The forces holding together an ionic solid are much stronger than the forces between particles in a molecular solid. How are these strong forces reflected in the properties of an ionic solid?
a) strong hydrogen bonding exists between discrete molecules
b) strong dipole-dipole forces exist between oppositely charged ions
c) strong hydrogen bonding exists between atoms
d) strong electrostatic forces exist between discrete molecules
e) strong electrostatic forces exist between oppositely charged ions
I chose B because it makes the most sense. Ionic solids are not made of discrete molecules, molecular solids are. It was a toss up between B and E, but I'm not sure what "electrostatic" forces are and if they're different than dipole-dipole.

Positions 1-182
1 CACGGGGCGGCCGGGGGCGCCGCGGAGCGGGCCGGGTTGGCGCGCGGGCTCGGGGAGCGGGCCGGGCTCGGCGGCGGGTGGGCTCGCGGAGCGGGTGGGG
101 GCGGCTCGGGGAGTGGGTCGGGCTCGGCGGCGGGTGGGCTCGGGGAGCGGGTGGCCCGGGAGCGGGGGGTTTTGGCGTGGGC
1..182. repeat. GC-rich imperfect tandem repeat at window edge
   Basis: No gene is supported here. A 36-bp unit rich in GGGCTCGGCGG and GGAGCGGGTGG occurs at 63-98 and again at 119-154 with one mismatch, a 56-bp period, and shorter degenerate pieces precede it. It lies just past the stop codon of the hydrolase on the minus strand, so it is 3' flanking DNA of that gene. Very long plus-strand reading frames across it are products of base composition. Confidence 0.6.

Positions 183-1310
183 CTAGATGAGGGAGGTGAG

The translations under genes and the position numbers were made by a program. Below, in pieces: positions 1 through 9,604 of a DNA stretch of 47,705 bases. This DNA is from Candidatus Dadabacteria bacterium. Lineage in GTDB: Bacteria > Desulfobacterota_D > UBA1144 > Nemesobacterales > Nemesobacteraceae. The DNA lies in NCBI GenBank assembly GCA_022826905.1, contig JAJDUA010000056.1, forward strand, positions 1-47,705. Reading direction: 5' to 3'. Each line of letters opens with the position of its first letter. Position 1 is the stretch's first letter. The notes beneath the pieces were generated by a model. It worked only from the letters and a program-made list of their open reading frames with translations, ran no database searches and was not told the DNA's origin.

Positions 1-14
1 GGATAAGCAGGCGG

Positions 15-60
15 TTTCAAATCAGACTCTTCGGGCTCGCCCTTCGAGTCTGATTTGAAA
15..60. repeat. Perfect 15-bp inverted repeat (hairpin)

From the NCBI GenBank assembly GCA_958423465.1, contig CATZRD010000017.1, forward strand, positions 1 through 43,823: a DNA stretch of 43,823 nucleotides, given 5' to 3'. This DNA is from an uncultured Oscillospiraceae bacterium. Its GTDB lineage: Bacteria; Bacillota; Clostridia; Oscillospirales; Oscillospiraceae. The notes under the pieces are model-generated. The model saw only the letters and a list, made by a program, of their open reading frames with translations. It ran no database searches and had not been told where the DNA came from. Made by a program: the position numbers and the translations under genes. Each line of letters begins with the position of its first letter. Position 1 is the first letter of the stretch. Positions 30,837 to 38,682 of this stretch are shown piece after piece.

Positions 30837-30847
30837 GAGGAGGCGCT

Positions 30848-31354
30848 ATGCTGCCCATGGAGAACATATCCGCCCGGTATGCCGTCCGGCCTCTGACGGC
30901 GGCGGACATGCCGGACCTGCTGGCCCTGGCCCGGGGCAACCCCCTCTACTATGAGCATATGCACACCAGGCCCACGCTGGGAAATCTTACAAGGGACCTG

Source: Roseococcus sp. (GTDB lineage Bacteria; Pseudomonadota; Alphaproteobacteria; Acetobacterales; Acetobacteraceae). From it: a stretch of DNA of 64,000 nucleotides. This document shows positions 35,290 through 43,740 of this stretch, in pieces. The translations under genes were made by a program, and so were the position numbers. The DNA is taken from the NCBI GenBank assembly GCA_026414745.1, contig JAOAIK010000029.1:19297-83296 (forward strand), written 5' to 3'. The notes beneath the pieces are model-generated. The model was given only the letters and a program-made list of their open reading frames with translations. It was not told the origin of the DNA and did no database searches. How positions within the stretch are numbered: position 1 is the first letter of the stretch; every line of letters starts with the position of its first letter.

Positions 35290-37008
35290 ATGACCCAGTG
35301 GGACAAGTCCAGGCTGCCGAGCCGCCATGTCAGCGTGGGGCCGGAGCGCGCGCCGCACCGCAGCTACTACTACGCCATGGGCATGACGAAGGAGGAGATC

I think E is the correct answer. The answer in B refers to dipole-dipole forces BETWEEN OPPOSITELY CHARGED IONS. Oppositely charged ions do attract each other but those are ionic forces and not dipoles. There are ion-dipole bonds, too, especially in solution form, but again thos are ion-dipole and n ot dipole-dipole forces.
In a crystal solid, the positive ions and negative ions are held together in a crystal lattice by the electrostatic attraction from the oppositely charged ions. In NaCl, for example, the Na^+ attract the Cl^- in an alternating structure of the two ions in the crystal lattice. Electrostatic forces are just the attraction for ions to each other as opposed to dipole-dipole, ion-dipole, London, and other types of forces between molecules and clusters of molecules.posted by DrBob222
I think I understand, but the thing that I'm still a bit confused about is how ionic forces and dipoles differ. If dipole-dipole is + to -, then are ionic forces opposite charges as well? They must be in order to attract.
Sorry if I'm being stupid.posted by Jake
strong electrostatic forces exist between oppositely charged ions
Because the answer says ionsposted by Alicia